If you're wondering why the roads in Nogales, Arizona, near the border with Mexico are riddled with square, symmetrical patches, the answer is that those are the visible remnants of drug smugglers' newest creativity: temporary drug smuggling tunnels!
In the latest innovation uncovered by law enforcement, smugglers in the border town of Nogales, Arizona were bringing drugs into the U.S. for the cost of a quarter.
The parking meters on International Street, which hugs the border fence in Nogales, cost 25 cents. Smugglers in Mexico tunneled under the fence and under the metered parking spaces, and then carefully cut neat rectangles out of the pavement. Their confederates on the U.S. side would park false-bottomed vehicles in the spaces above the holes, feed the meters, and then wait while the underground smugglers stuffed their cars full of drugs from below.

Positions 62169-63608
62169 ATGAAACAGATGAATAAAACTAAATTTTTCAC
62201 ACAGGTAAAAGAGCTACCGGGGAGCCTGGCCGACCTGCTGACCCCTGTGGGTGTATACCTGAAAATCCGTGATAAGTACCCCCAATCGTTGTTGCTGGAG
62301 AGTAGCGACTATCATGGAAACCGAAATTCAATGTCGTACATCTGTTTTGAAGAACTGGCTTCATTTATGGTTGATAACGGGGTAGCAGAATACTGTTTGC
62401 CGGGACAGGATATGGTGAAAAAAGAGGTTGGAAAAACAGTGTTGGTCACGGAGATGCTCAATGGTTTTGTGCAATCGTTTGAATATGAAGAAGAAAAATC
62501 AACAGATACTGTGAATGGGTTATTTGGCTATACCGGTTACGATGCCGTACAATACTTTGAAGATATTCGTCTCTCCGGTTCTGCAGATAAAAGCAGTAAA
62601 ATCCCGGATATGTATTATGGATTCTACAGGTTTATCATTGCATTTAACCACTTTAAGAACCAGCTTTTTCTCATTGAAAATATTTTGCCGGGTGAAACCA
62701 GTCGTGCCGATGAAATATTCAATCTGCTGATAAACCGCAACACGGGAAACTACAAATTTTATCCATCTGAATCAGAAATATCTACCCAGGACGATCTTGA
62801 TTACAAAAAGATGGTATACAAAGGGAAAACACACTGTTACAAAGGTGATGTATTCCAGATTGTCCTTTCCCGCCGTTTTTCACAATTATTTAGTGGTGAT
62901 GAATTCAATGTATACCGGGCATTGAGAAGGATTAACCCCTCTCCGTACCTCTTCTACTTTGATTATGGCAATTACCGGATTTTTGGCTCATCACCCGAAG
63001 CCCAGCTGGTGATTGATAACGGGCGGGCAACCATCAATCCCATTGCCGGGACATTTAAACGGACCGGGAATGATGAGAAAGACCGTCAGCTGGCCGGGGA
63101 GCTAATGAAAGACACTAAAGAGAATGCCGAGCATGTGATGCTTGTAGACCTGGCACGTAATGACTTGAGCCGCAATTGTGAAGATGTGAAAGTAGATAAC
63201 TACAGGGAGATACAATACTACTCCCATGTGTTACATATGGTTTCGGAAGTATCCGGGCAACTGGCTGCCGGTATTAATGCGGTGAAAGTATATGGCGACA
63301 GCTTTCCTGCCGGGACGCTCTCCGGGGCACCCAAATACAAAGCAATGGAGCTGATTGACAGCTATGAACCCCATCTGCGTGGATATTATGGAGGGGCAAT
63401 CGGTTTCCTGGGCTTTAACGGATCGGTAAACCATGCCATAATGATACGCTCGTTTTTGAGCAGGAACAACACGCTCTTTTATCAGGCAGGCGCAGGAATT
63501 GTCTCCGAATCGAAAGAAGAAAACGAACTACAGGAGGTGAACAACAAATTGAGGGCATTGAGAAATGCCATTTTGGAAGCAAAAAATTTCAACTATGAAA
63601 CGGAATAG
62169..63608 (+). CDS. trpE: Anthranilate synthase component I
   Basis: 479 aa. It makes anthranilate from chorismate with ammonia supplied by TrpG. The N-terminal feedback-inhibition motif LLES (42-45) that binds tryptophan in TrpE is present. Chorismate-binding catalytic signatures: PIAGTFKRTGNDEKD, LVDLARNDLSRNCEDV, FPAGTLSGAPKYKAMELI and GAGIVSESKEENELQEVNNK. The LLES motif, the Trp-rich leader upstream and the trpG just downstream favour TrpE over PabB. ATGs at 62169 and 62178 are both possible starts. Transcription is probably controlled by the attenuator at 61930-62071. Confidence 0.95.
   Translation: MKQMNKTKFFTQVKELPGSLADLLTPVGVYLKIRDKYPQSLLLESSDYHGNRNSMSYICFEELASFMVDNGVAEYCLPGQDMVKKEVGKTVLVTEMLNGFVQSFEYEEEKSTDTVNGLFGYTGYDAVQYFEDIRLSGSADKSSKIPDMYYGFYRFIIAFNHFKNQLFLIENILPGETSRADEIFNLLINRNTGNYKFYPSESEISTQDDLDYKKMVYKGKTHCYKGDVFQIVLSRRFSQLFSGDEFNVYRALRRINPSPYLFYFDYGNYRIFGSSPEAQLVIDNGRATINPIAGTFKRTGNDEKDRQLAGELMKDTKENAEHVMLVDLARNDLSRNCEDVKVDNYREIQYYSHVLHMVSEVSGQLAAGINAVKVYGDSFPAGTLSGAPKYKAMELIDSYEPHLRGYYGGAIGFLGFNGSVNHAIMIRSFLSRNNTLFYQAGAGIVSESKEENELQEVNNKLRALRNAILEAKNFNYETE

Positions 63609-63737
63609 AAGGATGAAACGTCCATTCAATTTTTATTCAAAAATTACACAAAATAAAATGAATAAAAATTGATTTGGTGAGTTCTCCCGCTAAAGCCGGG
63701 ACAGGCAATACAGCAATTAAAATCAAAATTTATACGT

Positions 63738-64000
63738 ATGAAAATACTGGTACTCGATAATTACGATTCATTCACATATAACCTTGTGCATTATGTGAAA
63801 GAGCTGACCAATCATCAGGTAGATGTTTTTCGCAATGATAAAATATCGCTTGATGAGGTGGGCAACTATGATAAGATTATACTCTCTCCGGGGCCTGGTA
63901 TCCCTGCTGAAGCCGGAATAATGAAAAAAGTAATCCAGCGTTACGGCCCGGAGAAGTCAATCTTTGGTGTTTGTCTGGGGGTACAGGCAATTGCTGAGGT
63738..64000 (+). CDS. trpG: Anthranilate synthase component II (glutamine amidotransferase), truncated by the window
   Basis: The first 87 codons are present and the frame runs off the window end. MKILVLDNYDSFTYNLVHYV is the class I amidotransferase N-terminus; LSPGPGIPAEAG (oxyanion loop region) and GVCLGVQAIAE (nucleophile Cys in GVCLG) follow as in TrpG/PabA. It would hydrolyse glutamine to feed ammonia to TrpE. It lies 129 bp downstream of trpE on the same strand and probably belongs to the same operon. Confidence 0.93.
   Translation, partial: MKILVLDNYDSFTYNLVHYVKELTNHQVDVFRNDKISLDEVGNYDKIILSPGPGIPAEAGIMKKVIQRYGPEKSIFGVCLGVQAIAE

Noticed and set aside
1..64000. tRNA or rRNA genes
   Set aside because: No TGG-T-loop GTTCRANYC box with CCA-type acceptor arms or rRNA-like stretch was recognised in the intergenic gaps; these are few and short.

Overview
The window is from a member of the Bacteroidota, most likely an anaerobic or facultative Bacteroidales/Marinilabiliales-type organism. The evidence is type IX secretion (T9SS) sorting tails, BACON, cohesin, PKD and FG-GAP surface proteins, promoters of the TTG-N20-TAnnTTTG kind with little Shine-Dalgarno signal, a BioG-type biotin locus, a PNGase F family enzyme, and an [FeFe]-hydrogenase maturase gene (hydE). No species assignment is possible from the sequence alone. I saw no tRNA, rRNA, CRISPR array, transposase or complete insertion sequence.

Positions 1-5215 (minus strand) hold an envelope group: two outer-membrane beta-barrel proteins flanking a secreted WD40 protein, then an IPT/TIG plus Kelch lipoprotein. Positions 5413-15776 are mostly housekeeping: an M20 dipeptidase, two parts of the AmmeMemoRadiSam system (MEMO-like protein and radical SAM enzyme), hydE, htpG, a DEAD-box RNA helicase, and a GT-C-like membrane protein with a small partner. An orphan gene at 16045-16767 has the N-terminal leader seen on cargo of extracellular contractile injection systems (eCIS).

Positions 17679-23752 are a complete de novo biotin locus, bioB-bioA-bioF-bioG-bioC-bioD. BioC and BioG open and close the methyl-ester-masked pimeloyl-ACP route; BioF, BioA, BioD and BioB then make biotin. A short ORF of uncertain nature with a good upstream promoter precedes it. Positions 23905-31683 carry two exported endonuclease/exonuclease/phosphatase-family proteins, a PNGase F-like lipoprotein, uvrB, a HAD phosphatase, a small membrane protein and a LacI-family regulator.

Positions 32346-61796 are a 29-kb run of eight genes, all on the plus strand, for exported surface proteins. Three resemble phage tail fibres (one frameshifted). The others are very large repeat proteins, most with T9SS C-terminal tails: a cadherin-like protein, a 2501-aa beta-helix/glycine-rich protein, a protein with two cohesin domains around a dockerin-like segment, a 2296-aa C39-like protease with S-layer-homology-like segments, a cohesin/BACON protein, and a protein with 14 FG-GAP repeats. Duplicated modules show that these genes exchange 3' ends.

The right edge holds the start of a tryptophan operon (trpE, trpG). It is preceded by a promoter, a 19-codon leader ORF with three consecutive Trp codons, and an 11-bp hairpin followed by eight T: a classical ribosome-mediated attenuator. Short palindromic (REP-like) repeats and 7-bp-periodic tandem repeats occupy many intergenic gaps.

When the exchange was finished, the smugglers would use jacks to put the pavement "plugs" back into place. The car would drive away, and only those observers who were looking closely would notice the seams in the street.